Laughter Lifts the Heart
Several years into it, and this blog still refuses to be categorized. It's eclectic and includes everything from writing posts to snippets from my ordinary life.
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Give the Lady a Ride
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Ride to the Altar
Circle Bar Ranch Coloring Book
A Southern Season
Skydiving to Love: a Novella
The Cat Lady’s Secret
Writing in Obedience
This past week, I had the pleasure of interviewing Chris and Jenn Micek at 4M Horse Training outside my hometown. These two are passionate about horses and equally passionate about rescues. As I said in my last post, I’ll be researching horse rescue and interviewing folks involved in this noble and expensive venture.
I’m not kidding about this being expensive. Rescued horses almost always need a vet, meds, a special diet. They are almost always a drain on the rescuers’ resources. But what heart tender toward these animals could turn them away? Chris said his vet cuts them a break by giving phone consults and a discount on his services, but still the costs can add up.
Chris and Jenn never said a word about the expense, though. They were too full of stories of rescues, successes, and losses like Angie, pictured above. Angie was a different kind of rescue–she was a drop-off.
One day, Chris got a phone call: “Do you rescue horses?”
“Yes, we do.”
That was all he heard from the mysterious caller.
Some time later, after the Micek family had returned from a trip to town, they found Angie in their front yard, her papers tacked to the same tree her lead rope was tied to. Personal information had been blackened out on the papers, but Chris is no fool. There’s more than one way to track the owner, and soon Chris was giving the man a piece of his mind about the condition of this mare.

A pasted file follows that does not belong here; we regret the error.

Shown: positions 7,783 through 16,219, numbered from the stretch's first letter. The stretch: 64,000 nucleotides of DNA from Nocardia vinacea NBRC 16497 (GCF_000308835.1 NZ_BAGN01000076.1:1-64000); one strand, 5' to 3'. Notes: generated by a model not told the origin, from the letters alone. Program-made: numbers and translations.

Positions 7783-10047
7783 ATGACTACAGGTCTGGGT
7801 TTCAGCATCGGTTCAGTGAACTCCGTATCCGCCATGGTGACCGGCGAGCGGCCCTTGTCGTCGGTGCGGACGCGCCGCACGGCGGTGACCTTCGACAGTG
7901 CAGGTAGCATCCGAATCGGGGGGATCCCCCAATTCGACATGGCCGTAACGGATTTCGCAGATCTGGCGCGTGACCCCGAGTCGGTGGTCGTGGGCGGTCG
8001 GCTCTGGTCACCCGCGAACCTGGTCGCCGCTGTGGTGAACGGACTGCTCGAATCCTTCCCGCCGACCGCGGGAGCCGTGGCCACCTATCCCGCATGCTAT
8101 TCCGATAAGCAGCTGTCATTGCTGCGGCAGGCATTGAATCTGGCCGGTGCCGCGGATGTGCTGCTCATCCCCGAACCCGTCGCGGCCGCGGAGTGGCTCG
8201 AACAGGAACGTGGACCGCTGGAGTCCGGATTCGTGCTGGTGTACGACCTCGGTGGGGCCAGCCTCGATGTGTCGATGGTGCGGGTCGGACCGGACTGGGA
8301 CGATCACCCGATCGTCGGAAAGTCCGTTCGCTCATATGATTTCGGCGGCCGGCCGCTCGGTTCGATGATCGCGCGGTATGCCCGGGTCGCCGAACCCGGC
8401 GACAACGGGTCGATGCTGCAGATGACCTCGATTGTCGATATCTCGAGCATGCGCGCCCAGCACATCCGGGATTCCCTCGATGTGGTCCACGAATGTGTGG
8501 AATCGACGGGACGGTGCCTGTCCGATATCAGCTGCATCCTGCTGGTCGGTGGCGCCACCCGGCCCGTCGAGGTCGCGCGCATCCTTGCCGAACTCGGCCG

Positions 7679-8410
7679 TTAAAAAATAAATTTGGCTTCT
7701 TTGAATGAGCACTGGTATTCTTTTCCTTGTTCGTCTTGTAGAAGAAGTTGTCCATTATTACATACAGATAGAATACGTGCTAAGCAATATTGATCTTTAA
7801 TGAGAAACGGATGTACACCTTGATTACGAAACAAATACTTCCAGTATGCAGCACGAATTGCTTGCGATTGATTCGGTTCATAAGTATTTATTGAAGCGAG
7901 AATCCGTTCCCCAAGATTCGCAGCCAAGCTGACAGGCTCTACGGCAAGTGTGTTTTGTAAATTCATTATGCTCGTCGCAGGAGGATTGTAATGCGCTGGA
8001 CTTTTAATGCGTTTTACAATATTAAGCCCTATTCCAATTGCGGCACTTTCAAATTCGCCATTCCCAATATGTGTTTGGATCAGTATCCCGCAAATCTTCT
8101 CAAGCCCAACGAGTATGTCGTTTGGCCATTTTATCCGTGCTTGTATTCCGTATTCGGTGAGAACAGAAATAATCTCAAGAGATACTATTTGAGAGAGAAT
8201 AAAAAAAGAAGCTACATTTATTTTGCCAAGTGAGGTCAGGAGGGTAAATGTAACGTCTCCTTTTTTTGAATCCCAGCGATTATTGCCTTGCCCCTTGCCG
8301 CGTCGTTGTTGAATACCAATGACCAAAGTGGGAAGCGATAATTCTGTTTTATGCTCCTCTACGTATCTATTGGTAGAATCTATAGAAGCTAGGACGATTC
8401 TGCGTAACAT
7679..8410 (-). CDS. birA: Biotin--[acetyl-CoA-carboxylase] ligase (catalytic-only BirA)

You’d have to see Chris: He’s not the “Tall drink of water” of western movies. I put him at 5’8-5’9 tops. His eyes are bluer than a clear October sky and his voice is low, melodic and gentle. But he knows how to pick his words for maximum effect and deliver them with such steel in his voice that shouting isn’t necessary. I imagine the culprit who allowed Angie to degenerate so felt lower than a horse’s hooves when Chris finished with him.
Unfortunately, by the time Chris and Jenn got Angie, she was in the advanced euthanasia stage of DSLD, a disease that inflames the animal’s connective tissue. She had been misdiagnosed, and the previous owner hadn’t bothered with a second opinion. The kindest thing to do was to put her down.
Although I’ve seen more expensive price tags, Peruvian Pasos aren’t cheap. They are descended from the horses brought to America by the Spanish Conquistadors and have a noble lineage. Their four-beat gait makes for a smooth ride; their long mane and tail give them an air of elegance. How anyone could abuse or neglect such a magnificent animal is beyond my comprehension.
Chris didn’t give me all the details of Angie’s owner. Perhaps the man wasn’t ready to be a horse owner. Maybe he bought the animal for his daughter who lost interest once Angie began to show signs of lameness. Maybe he didn’t realize the expense involved in keeping a horse. Whatever the story, how I wish he had forfeited ownership sooner so Angie could be saved.
I’ll tell you more about the Miceks and their mission in posts to come. Meantime, have you hugged a horse lately?